Foppa also gave polygraphs to those who worked in top-tier positions. And he added an internal affairs unit, which started investigations into how these networks systematically bilked the government of millions of dollars. In all, 800 people were removed and hundreds of others simply left; another 1,500 entered in their place.

“I think it will be difficult for Guatemala to find [a replacement for Foppa] who has as much knowledge,” Attorney General Aldana told reporters after the head of the tax agency was dismissed.

Foppa also targeted the most blatant tax evaders. These included Aceros de Guatemala, or Guatemala Steel, one of the oldest and most venerable companies in the country. In early 2016, the SAT, the Attorney General’s Office and the CICIG announced the company had been systematically avoiding taxes; fifteen people, including the former SAT superintendent, were arrested and charged in the case. The company paid a fine of 783 million quetzales (more than $100 million).

But Foppa made some mistakes. Representatives of the private business sector, for example, complained that infractions quickly became criminal cases instead of remaining as administrative ones. And Foppa himself could have created a more productive relationship with the more progressive wing within the economic sector.

Foppa also seemed to worry little about his reputation or his future. During one meeting with his bosses at the ministry, he reportedly told them that “he did not care what others thought about him,” and proceeded to contradict their directives.

Foppa named and shamed in public as well, a dangerous practice in any business. In December, he tweeted out a list of companies that the SAT and the Attorney General’s Office suspected were “de cartón,” or “made of paper,” and demanded they come clean.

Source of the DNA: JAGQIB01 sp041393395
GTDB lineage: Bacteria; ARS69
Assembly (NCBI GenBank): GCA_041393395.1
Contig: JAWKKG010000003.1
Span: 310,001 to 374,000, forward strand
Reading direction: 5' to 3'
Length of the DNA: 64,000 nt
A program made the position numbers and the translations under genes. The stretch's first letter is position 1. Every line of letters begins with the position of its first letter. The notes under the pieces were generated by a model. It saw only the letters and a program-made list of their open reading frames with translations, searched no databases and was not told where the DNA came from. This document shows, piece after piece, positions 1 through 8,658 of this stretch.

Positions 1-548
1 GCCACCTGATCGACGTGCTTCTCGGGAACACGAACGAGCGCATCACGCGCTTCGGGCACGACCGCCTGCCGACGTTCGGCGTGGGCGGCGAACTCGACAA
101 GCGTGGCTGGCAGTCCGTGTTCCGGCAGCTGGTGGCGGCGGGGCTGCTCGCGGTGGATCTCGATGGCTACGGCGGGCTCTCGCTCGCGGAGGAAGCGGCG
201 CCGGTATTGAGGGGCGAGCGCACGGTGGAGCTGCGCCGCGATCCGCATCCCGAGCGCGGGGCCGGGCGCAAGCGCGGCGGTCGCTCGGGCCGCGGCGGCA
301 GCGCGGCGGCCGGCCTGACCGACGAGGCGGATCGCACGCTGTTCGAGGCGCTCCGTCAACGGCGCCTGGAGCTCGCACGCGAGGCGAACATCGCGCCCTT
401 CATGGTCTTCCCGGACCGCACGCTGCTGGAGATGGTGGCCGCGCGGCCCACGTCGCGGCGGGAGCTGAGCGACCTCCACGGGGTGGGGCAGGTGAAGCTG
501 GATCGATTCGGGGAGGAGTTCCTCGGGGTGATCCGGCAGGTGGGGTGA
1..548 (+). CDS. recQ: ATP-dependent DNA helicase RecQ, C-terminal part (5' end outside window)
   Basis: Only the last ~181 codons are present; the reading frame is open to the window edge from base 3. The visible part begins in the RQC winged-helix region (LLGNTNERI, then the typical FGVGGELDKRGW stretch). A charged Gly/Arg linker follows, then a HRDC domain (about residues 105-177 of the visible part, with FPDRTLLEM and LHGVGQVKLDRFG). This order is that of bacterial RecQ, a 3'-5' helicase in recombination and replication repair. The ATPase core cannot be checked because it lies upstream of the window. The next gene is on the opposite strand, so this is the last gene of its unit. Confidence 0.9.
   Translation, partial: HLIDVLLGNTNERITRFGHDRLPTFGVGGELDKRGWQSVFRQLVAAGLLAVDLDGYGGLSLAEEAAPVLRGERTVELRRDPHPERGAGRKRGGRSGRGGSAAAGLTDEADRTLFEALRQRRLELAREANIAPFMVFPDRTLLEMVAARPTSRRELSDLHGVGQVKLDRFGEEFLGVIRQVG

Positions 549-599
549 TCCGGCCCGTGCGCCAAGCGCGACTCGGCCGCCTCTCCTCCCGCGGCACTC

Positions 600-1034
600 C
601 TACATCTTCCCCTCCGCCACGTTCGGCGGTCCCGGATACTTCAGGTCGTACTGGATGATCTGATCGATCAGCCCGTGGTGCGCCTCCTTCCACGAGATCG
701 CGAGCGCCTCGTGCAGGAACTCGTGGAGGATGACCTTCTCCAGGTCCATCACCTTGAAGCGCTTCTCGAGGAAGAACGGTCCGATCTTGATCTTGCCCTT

He also touched politically-charged subjects, tweeting recently that Guatemala needed to find a “formula” to resolve human rights violations during the war like that committed against his grandmother.

These overt political pronouncements did not sit well, in particular with the most conservative wing of the traditional elites and the former military inside of Morales’ government.

And when right-wing sectors attacked him, he attacked them back. After a leader of the cattle ranchers, who SAT targeted for evasion, said the country did not need “leftists” and shouted “out with Foppa” in a September public meeting with President Morales, the superintendent got back on Twitter.

“That an … evader like the cattle ranchers ask for my ouster is a compliment,” he wrote on Twitter. “They will pay sooner or later. Consider it done.”

SAT’s superintendent was not the only entity going after the country’s status quo. The Attorney General’s Office, the Interior Ministry and the CICIG were working numerous high-level cases that involved, among others, President Morales’ son, his brother and his political party.

The battles came to a head in August 2017, when, following a series of accusations against the FCN and another political party, Morales declared CICIG Commissioner Iván Velasquez persona non grata, and tried to have him removed from the country. The ploy failed but led to the mass resignation of Foppa, Interior Minister Rivera and others. Morales did not accept the resignations, and the top officials remained in their posts.

But it was clear that from that moment on that the anti-corruption wing of the Morales’ government has been counting its days. Things got worse when the Attorney General’s Office and CICIG implicated Alvaro Arzú, the former president and now mayor of Guatemala City, in a corruption scheme connected to the slain former army captain and so-called “king” of the prisons, Byron Lima. Arzú is powerful political and economic player and quickly aligned his forces. This month, his son became president of congress.

It’s in this context that Foppa was dismissed for missing SAT’s goals by 0.3 percent.

“I think there are certain sectors that are going to be very happy with this news,” he told a radio station just hours before he was fired.

Interior Minister Rivas looks like the next major figure of this reformist wing who faces the axe. There are whispers that he may preempt the move and apply for the job of attorney general. That’s because Thelma Aldana’s time in the Attorney General’s Office ends in May, and the anti-corruption wing needs a strong candidate … and a prayer.